There are five categories of Financial Services Provider licences. The category of licence required will depend on the activities the institution seeks to perform.
Financial Services Providers that are authorised to provide the advice through an electronic medium that uses algorithms and technology without the direct involvement of a natural person, must comply with additional operational ability requirements.
National Payment System Act: payment service providers must register as a payment service provider or third party payment provider (TPPPs) with PASA. Payment service providers provide the electronic means for parties to receive or send funds, while the TPPs accept money or the proceeds of payment instructions from two or more payers for on-payment to third persons to which the money is due. In order for members to clear payment instructions there must be an understanding of the business rules, requirements and technical agreements that make clearing possible.
A non-bank may participate in the national payment system via a sponsoring arrangement with a banking entity licensed for clearing and settlement.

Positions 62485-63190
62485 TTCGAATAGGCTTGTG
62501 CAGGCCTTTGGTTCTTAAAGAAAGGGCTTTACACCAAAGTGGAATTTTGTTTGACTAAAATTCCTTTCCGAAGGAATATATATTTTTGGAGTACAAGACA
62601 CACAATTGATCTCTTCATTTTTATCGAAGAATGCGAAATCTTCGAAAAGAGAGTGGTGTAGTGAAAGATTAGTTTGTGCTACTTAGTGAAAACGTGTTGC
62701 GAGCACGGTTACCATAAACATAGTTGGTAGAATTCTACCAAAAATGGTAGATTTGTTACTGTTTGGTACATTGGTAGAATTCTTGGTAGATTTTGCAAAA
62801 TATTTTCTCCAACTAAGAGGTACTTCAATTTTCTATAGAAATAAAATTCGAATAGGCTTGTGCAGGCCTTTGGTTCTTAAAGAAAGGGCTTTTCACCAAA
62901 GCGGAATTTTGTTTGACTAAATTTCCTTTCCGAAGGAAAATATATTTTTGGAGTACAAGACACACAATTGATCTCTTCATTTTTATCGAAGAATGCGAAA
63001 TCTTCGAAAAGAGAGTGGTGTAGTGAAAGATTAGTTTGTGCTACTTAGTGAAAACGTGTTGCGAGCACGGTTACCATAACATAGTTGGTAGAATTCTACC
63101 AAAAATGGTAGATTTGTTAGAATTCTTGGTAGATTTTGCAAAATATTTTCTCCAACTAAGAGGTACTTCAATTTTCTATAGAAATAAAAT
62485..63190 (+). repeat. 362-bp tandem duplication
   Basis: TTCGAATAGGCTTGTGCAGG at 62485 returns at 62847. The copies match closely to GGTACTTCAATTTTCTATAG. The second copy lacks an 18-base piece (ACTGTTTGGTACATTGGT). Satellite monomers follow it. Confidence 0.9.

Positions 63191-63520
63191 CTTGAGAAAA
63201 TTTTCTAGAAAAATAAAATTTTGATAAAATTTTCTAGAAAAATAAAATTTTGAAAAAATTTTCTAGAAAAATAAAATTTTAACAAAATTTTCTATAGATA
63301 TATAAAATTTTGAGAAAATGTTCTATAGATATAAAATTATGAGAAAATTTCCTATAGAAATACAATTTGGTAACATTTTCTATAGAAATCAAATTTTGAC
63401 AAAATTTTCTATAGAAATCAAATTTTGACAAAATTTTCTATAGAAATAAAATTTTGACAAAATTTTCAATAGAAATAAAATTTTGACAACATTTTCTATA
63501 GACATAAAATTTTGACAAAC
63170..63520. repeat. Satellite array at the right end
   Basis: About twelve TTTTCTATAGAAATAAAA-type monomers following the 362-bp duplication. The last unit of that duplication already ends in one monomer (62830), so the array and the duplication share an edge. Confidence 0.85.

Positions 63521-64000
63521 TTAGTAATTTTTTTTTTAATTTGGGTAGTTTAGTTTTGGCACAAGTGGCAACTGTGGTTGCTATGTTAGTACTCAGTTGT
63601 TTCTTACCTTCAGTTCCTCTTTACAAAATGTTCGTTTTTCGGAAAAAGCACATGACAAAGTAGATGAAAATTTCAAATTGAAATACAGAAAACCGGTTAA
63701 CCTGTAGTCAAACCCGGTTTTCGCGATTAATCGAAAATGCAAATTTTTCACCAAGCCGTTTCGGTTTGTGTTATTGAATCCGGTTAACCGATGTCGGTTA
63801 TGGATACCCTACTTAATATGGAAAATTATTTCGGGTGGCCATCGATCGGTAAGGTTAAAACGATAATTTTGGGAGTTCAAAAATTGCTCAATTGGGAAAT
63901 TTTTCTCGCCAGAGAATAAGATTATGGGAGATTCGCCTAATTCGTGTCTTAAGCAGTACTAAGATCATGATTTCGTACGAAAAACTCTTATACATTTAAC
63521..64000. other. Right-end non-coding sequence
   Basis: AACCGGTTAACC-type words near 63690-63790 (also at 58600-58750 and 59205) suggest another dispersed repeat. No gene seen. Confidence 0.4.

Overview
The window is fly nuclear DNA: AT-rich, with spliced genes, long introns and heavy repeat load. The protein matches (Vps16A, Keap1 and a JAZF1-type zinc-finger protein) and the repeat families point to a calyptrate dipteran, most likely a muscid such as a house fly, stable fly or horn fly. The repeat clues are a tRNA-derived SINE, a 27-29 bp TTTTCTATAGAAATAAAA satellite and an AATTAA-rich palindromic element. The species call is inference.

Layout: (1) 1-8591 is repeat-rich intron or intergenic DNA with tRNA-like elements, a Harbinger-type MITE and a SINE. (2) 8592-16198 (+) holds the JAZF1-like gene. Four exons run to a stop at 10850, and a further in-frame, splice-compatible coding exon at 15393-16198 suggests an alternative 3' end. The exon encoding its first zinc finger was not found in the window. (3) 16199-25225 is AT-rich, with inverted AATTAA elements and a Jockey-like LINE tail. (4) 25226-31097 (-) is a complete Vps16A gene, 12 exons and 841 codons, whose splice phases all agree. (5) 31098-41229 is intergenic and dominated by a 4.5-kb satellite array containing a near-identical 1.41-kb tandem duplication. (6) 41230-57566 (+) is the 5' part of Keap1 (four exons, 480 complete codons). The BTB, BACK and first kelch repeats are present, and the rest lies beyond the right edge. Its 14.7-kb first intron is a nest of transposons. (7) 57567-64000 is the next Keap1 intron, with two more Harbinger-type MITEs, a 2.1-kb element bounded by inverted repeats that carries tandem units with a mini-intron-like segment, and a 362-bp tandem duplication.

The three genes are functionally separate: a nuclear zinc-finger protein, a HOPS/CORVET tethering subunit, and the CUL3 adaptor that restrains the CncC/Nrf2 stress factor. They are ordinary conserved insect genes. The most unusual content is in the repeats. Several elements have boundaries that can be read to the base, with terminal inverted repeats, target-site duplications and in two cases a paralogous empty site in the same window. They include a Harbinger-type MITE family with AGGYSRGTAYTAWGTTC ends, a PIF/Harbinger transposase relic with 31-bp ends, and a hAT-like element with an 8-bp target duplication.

Banks Act: not only requires digital banks to have a banking licence with the SARB, but applies obligations concerning capital and liquidity ratios and reserve requirements.
Should the credit provider agree to pay back lenders at a later stage, it “may” be considered deposit taking and the platform will be subject to the requirements of the Bank Act.
Providers of digital wallets and e-money solutions may fall within the definition of deposit taking and be subject to the requirements of the Banks Act and E-Money position paper of 2009.
In terms of the Banks Act, section 6(5); banks are able to enter into outsourcing arrangements with alliance partners.
National Credit Act: All lending entities must register as a credit provider with the NCR regardless of the value or volume of funds lent. As such all online lenders and P2P lending platforms are required to register. The determination in 2016 to reduce the minimum threshold for registering as a credit provider to R0 (nil) has had implications for limiting the operations of P2P / debt-based crowd funding platforms in South Africa as each participant on the platform may be required to register as a credit provider.